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Heating expressed breast milk

When you are expressing, the breast milk you express should be chilled or frozen as quickly as possible.

Follow these guidelines for defrosting and warming up expressed breast milk.

Defrosting frozen breast milk

Follow these guidelines for defrosting breast milk when you remove it from a freezer:

  • Breast milk can be defrosted in the fridge, normally in around 12 hours.
  • You can also hold the bottle or bag of frozen milk under warm running water (a maximum of 37 degrees Celsius or 99 degrees Fahrenheit).
  • Once fully thawed, previously frozen breast milk may be kept at room temperature for a maximum of 2 hours - or in the fridge for up to 24 hours.

Thawed breast milk left at room temperature should be fed to your baby within 2 hours or thrown away.


Never re-freeze breast milk once thawed.

Freshly-expressed warm milk should not be added to already cooled or frozen milk, to prevent rewarming of the already-stored milk. It is best to cool down the newly-expressed milk first before adding it to older stored milk.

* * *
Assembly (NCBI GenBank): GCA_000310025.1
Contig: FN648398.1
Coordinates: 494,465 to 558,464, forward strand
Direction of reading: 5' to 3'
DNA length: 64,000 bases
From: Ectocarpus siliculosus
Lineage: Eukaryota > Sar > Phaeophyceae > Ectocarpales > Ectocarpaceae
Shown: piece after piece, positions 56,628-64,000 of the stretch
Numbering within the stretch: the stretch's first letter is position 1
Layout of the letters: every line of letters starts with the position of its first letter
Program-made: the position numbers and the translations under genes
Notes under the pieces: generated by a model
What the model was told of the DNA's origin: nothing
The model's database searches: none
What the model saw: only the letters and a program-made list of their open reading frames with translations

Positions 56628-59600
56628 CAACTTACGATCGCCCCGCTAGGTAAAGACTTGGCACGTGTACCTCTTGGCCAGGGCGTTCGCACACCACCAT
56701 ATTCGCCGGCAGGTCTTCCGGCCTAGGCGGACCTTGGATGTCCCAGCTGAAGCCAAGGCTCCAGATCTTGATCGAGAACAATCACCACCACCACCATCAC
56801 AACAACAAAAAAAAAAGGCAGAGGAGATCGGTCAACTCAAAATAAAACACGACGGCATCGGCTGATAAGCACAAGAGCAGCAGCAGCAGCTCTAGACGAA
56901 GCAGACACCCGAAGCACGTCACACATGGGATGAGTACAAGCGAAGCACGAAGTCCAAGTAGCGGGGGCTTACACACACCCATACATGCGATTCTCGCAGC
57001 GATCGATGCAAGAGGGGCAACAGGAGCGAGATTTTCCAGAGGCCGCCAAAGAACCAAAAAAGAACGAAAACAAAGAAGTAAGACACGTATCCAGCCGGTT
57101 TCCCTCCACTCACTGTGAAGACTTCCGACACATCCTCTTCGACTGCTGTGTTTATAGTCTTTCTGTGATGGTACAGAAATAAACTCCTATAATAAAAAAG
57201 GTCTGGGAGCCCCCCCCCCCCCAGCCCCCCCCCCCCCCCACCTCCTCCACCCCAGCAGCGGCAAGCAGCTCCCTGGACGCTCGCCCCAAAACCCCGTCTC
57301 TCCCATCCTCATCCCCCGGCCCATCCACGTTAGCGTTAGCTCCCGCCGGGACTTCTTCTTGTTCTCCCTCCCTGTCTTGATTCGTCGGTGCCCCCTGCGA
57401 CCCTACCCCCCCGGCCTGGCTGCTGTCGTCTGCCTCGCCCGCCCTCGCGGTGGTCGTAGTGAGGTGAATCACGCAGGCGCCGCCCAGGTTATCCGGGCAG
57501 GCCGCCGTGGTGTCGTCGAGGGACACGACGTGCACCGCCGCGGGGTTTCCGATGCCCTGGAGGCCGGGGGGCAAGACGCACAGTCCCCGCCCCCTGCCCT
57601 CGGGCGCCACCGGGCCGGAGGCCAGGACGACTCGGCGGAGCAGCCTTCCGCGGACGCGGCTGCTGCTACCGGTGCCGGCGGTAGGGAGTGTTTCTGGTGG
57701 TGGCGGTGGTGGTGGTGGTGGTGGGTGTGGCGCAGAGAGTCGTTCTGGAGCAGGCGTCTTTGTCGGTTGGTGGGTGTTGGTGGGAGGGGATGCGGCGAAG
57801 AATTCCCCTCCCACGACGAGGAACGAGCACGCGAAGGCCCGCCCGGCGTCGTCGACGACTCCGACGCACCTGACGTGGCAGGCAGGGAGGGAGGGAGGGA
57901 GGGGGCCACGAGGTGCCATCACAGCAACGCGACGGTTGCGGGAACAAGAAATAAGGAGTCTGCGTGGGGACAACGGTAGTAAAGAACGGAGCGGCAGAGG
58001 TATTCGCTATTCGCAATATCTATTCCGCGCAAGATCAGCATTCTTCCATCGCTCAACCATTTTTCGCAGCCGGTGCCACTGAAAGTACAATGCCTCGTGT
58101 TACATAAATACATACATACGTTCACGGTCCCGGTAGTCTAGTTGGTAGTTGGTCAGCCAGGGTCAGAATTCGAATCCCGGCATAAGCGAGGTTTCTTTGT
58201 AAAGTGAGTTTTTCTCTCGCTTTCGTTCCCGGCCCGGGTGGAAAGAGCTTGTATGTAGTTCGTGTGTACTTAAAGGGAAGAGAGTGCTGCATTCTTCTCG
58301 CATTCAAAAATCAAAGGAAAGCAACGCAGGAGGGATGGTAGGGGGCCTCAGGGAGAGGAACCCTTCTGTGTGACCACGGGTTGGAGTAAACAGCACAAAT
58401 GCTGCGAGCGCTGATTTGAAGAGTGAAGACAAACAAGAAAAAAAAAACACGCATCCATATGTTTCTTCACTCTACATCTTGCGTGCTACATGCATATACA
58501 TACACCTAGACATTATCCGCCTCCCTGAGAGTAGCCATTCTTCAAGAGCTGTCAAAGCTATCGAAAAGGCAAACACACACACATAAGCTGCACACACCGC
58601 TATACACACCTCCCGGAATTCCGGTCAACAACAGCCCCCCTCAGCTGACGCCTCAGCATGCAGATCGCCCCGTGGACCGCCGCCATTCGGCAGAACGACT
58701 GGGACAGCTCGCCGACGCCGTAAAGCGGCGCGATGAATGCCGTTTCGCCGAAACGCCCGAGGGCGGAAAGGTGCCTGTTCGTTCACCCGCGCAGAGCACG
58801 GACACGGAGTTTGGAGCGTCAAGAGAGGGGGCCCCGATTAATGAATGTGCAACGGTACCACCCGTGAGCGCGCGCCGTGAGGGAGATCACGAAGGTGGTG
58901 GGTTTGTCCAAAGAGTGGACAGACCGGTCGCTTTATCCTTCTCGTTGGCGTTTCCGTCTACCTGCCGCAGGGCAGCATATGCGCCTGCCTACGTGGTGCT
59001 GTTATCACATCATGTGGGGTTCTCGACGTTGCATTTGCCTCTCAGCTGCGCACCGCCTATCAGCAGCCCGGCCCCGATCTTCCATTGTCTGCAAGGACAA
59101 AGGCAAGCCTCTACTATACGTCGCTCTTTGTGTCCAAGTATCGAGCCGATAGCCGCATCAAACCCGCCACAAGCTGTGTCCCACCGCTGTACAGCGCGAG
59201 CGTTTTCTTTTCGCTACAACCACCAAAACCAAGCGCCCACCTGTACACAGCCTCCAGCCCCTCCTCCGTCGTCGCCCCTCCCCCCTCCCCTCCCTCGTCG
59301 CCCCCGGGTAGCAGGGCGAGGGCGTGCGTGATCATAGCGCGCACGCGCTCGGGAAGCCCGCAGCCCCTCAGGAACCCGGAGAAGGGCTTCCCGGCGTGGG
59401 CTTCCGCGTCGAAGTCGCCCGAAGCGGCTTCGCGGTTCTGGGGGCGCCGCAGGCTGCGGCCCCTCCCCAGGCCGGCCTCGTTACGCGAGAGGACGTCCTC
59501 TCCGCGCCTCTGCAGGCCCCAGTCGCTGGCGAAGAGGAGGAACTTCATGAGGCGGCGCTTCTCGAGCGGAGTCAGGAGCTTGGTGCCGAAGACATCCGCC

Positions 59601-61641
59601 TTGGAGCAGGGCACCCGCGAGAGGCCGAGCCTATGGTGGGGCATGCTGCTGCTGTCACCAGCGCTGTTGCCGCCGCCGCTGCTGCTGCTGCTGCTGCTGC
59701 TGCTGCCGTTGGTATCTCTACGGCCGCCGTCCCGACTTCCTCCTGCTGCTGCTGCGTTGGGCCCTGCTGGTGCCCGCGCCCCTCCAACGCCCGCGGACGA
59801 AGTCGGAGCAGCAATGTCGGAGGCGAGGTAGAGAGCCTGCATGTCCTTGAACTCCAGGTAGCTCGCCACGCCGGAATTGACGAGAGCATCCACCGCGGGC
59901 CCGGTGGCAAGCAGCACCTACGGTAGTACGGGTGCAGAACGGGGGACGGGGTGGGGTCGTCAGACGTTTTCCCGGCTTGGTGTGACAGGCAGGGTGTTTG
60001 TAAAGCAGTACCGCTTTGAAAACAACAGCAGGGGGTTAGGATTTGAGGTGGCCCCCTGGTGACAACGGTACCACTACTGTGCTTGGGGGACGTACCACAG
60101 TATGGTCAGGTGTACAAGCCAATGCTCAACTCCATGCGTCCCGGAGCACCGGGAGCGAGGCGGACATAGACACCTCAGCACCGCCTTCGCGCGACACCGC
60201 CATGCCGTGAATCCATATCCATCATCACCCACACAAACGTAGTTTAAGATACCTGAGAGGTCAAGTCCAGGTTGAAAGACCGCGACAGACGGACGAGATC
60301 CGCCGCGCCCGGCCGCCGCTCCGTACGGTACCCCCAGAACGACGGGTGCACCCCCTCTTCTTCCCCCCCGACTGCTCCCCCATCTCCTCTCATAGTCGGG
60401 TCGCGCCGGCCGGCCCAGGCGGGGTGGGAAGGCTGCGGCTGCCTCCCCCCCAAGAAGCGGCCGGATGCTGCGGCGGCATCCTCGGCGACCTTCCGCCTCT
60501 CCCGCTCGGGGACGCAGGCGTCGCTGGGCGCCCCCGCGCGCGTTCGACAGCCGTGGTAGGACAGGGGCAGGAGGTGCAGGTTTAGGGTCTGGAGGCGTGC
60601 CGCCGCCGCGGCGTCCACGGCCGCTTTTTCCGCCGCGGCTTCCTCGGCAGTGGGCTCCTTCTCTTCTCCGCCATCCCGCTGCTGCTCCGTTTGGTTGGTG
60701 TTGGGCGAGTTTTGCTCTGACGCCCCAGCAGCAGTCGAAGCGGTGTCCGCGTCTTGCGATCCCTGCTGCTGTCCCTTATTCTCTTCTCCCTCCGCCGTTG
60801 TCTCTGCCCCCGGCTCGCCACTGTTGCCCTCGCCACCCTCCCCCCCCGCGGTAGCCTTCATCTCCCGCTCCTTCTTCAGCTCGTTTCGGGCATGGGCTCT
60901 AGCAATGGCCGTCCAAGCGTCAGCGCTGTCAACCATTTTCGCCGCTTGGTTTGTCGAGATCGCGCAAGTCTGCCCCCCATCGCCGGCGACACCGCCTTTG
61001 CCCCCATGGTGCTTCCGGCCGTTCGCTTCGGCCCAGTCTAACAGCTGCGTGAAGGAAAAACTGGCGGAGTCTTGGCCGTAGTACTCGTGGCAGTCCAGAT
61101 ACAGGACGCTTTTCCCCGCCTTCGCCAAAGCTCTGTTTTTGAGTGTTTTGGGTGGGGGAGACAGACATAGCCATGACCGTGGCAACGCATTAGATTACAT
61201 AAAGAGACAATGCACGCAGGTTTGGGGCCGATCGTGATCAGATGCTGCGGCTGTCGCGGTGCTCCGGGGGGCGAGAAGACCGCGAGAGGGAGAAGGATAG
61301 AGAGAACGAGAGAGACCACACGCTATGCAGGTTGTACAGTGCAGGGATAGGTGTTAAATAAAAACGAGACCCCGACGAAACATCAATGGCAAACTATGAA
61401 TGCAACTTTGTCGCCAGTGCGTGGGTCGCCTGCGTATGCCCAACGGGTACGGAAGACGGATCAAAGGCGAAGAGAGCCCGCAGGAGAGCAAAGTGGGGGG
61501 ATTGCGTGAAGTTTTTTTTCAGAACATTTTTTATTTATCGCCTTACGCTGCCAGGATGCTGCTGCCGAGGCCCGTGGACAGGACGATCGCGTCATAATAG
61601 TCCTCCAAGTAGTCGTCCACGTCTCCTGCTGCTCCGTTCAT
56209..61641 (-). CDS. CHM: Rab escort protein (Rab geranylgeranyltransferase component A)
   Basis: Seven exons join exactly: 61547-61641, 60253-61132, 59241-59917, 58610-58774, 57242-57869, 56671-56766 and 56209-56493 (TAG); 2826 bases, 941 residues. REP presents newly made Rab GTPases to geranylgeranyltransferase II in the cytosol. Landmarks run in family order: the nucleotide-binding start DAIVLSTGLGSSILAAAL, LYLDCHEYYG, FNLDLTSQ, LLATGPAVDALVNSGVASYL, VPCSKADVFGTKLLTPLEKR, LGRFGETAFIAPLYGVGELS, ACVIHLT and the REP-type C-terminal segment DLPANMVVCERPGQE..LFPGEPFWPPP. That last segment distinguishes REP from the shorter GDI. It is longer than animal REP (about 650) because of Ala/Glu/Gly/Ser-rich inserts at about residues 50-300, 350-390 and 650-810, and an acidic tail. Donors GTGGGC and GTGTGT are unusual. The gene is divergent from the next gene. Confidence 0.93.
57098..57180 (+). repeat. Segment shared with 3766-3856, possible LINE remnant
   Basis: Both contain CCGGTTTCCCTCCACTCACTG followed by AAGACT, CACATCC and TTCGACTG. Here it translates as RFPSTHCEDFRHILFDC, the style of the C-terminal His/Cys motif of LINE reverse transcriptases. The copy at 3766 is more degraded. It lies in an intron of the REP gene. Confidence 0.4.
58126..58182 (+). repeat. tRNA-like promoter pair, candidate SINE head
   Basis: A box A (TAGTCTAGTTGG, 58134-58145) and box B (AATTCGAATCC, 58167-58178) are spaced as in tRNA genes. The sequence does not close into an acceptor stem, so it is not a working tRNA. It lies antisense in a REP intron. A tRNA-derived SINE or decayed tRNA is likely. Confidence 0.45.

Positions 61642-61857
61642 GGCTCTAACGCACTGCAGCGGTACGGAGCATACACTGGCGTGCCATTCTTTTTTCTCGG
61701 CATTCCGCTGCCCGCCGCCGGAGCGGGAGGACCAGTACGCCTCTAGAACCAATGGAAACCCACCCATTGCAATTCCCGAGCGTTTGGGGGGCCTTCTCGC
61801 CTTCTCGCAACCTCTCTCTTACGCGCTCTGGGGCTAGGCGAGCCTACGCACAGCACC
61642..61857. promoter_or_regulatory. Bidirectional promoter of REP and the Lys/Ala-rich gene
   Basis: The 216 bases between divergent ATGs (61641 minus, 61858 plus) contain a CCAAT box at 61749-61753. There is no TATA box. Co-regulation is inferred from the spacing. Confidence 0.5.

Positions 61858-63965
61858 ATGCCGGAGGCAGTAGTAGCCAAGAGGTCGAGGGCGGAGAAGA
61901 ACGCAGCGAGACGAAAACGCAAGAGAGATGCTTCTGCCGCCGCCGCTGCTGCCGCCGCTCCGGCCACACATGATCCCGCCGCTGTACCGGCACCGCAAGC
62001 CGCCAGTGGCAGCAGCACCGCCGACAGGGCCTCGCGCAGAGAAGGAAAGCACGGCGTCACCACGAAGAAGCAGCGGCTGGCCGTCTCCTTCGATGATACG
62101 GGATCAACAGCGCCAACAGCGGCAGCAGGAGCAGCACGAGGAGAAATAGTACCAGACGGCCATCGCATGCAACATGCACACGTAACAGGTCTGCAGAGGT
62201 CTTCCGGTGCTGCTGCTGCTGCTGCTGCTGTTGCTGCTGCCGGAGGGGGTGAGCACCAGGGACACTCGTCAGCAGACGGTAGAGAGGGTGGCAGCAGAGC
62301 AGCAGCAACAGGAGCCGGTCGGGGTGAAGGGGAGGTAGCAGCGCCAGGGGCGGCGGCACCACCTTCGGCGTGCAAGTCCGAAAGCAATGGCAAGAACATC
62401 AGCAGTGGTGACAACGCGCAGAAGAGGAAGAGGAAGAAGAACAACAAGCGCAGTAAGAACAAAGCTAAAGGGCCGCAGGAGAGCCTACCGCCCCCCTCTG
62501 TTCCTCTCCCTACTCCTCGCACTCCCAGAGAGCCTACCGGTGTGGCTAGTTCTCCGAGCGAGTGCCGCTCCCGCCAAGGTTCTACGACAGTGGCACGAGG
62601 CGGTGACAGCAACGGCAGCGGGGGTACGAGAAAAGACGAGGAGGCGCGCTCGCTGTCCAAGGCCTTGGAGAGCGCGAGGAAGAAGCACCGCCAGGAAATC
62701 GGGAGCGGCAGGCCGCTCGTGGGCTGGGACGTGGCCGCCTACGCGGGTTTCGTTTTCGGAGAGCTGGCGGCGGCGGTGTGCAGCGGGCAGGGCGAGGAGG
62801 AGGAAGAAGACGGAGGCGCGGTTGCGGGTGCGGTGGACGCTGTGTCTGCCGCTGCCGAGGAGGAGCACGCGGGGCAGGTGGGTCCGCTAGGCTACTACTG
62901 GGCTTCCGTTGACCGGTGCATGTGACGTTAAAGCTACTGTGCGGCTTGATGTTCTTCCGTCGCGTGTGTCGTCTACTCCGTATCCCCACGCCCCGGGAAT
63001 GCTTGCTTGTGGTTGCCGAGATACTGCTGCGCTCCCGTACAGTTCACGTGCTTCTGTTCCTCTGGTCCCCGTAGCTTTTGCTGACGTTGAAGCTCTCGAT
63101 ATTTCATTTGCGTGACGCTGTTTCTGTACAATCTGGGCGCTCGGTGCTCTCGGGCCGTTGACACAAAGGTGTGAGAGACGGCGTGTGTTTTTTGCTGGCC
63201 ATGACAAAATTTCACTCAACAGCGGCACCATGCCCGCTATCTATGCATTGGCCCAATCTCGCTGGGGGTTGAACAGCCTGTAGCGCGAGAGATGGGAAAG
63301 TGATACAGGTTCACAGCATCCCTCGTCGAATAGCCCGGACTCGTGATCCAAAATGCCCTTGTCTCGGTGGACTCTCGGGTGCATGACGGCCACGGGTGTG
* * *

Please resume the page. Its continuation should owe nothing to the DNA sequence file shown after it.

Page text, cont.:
Warming breast milk

Healthy, full-term babies can drink breast milk at room temperature or warmed to body temperature.

Some healthy full-term and older babies can drink chilled milk when it is removed directly from the fridge. This is considered the safest choice.

To warm your milk, place the breast milk bottle or bag into a cup, jug or bowl of lukewarm water for a few minutes to bring it to body temperature (37 degrees Celsius or 99 degrees Fahrenheit). Alternatively, use a bottle warmer.

Do not allow the temperature to go above 40 degrees Celsius (104 degrees Fahrenheit).


Do not heat breast milk in a microwave or saucepan. Heating breast milk until it is hot can destroy some of the good properties in the milk.

Using a microwave to heat any fluids for your baby can lead to uneven heating. These hot spots can scald your baby's mouth.

If milk has separated

You may notice that the milk has separated into layers, with the creamier content at the top.

It's better to swirl the milk in the container to mix the layers again rather than shaking the container. Shaking the container may damage some of the proteins and other components of the milk.

Page last reviewed: 25 April 2022
Next review due: 25 April 2025